California electric Car charging stations
The biggest utility in California will soon learn whether it can install as many as 7, 600 electric vehicle charging stations, a controversial plan that would be the single largest deployment of plug-in spots in the country.
Pacific Gas & Electric Co.’s proposal would have ratepayers foot the $160 million cost. The utility would partner with charging companies but largely would build and maintain the infrastructure. PG&E would prioritize placements at workplaces and multifamily housing, including apartment buildings. A portion would go in disadvantaged neighborhoods.
The utility’s region stretches 70, 000 square miles from Humboldt County in Northern California to Bakersfield in the Central Valley. There are 5, 000 public chargers right now in PG&E’s territory. Supporters argue a shift is needed in the marketplace to get needed charging stations and attract more EV buyers, as the Golden States aims to cut the greenhouse gas emissions blamed for climate change.
Utilities need to get involved in charging to make EVs mainstream, said Max Baumhefner, an attorney for clean vehicles and fuels at the Natural Resources Defense Council.
“There’s a growing charging infrastructure gap, and a widening recognition that we won’t be able to fill it unless we have utility-scale investment, ” Baumhefner said. “It would help move the electric vehicle market beyond the suburbs, ” he added. Right now, “if you can’t plug in at home, you’re not going to buy a plug-in car.”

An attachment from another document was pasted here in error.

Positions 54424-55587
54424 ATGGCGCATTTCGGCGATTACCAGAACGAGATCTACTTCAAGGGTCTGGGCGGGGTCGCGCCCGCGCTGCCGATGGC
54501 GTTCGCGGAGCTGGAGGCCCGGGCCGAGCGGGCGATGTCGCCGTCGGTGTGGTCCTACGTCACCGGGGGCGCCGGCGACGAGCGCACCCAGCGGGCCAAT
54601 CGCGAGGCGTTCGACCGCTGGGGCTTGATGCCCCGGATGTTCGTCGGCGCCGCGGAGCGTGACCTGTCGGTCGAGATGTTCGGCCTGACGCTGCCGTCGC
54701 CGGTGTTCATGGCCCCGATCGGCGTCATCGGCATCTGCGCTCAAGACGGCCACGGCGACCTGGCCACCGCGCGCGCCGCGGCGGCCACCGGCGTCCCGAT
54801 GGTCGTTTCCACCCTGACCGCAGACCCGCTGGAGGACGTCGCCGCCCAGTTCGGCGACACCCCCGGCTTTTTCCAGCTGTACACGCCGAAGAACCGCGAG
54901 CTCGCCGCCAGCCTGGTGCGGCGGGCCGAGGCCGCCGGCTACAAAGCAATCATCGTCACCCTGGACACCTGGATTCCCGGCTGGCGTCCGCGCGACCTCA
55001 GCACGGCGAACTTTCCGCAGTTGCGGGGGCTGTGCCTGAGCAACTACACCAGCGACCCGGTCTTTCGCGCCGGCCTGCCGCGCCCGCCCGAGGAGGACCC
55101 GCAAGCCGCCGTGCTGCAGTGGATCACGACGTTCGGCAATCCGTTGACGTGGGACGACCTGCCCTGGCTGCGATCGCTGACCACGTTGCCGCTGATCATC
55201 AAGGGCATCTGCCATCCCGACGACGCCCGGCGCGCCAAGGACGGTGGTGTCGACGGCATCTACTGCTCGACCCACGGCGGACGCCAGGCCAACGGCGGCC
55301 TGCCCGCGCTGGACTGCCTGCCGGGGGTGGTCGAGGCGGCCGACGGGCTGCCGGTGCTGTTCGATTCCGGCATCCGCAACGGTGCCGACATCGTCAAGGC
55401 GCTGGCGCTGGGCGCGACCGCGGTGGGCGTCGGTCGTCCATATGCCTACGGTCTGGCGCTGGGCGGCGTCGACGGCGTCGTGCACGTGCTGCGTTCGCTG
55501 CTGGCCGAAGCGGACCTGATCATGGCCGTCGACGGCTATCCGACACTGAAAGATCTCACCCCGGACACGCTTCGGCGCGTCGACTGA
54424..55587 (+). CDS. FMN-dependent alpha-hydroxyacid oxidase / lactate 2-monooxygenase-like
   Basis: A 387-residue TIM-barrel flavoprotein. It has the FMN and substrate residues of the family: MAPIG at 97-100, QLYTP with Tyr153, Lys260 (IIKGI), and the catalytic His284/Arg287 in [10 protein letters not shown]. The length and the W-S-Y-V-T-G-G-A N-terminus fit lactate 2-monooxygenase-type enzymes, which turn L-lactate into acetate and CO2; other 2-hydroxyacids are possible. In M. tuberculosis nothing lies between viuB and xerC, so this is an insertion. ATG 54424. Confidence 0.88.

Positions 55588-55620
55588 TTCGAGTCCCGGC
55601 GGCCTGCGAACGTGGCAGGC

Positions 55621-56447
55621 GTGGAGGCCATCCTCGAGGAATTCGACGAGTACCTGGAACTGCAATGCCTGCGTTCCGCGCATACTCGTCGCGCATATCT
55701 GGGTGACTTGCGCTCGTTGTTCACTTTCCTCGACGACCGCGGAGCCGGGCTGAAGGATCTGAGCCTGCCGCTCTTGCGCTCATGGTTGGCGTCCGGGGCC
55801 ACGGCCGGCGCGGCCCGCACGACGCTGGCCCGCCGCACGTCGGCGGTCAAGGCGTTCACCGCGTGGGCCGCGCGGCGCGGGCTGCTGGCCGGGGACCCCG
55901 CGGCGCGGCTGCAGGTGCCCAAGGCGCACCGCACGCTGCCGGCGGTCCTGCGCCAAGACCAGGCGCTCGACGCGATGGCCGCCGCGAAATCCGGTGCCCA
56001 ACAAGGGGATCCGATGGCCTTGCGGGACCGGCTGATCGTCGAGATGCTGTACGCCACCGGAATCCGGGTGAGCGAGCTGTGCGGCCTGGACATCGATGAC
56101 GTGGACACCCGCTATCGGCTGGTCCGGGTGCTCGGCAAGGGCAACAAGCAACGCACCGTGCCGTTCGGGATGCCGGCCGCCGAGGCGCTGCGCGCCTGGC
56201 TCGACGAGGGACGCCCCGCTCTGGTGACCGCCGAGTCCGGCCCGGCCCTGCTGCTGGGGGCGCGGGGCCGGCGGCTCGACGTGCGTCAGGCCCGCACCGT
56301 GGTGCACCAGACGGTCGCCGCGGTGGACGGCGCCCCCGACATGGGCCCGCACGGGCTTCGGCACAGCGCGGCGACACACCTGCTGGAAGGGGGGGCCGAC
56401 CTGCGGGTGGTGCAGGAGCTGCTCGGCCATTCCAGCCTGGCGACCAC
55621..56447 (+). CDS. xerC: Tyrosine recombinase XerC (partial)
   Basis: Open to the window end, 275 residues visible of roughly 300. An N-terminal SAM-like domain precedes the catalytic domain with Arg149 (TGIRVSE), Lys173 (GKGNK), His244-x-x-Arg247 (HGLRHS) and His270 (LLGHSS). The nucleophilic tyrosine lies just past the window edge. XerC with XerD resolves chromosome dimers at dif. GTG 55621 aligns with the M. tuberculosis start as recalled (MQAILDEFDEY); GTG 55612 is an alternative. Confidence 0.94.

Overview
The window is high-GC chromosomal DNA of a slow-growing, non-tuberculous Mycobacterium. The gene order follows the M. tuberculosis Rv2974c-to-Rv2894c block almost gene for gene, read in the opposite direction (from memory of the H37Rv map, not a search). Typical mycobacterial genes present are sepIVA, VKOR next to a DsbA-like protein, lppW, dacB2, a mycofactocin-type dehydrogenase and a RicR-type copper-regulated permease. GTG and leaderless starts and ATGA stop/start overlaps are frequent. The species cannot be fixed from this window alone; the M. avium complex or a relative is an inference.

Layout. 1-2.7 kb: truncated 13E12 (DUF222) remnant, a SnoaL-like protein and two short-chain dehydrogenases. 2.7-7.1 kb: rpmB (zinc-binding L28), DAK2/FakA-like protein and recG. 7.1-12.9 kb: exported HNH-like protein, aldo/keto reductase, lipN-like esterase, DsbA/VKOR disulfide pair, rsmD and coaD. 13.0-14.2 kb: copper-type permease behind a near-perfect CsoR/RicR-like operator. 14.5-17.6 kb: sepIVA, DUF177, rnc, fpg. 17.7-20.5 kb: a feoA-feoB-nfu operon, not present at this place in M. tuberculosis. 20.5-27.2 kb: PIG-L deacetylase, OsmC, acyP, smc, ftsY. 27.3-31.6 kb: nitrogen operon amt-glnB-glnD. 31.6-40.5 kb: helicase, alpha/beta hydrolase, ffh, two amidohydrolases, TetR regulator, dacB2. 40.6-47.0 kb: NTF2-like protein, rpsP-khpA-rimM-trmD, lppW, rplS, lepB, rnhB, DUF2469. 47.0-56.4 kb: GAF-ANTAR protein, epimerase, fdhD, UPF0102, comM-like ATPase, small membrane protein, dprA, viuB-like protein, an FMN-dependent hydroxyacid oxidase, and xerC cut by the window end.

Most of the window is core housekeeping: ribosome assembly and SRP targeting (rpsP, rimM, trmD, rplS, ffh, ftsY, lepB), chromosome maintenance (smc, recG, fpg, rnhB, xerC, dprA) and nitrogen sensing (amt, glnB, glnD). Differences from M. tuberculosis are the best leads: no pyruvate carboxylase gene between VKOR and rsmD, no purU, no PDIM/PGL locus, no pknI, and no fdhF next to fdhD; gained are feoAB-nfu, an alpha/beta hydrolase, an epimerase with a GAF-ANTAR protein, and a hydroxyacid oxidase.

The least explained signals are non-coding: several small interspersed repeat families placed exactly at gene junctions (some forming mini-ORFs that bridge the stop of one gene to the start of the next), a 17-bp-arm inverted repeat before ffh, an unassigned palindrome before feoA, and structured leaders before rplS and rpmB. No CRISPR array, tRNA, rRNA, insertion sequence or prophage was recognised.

The California Public Utilities Commission (CPUC) must sign off on the plan. It could issue a proposed decision in the matter by Monday in order to vote on it at a Sept. 29 meeting. The agency could accept a settlement offer backed by PG&E and several supporters, pick a different option from a group of dissenters, or produce an entirely new blueprint.
PG&E’s proposal has won support from environmental organizations, automakers, labor unions and some in the charging business. A few charging companies remain opposed, saying it blocks competition and is too large. Two consumer groups also have concerns about the size and cost, as well as whether it actually would motivate purchases of plug-in cars.
“This is an experiment, and in our view it’s an oversized experiment, ” said Mindy Spatt, spokeswoman at consumer group the Utility Reform Network (TURN). “We don’t know that these stations will be used, or will increase EV adoption. If we’re using [PG&E] customer funds to answer those questions, we should certainly start small.”
The CPUC’s decision has wide implications, said Anne Smart, director of government relations and regulatory affairs at ChargePoint Inc., the world’s largest network of EV charging stations and an opponent of PG&E’s proposal.
“There are several states outside of California actively reviewing the utility role in electrification transportation, ” including Washington, Oregon, Nevada and Missouri, she said. Those places “will look toward California as precedent setting for the programs in their own states.”
California Gov. Jerry Brown (D) wants 1.5 million zero-emissions vehicles (ZEVs)—which include plug-ins—on the roads by 2025. Right now, there are an estimated 216, 000 plug-in cars in California, according to the Plug-In Electric Vehicle Collaborative. That’s out of an estimated 28 million cars in the Golden State, according to the California Department of Motor Vehicles.
The CPUC already has approved EV charging plans from the two other big utilities, under a directive from state law S.B. 350. It ordered the agency to get utilities to enact plans that would increase EV usage, indirectly helping cut petroleum use.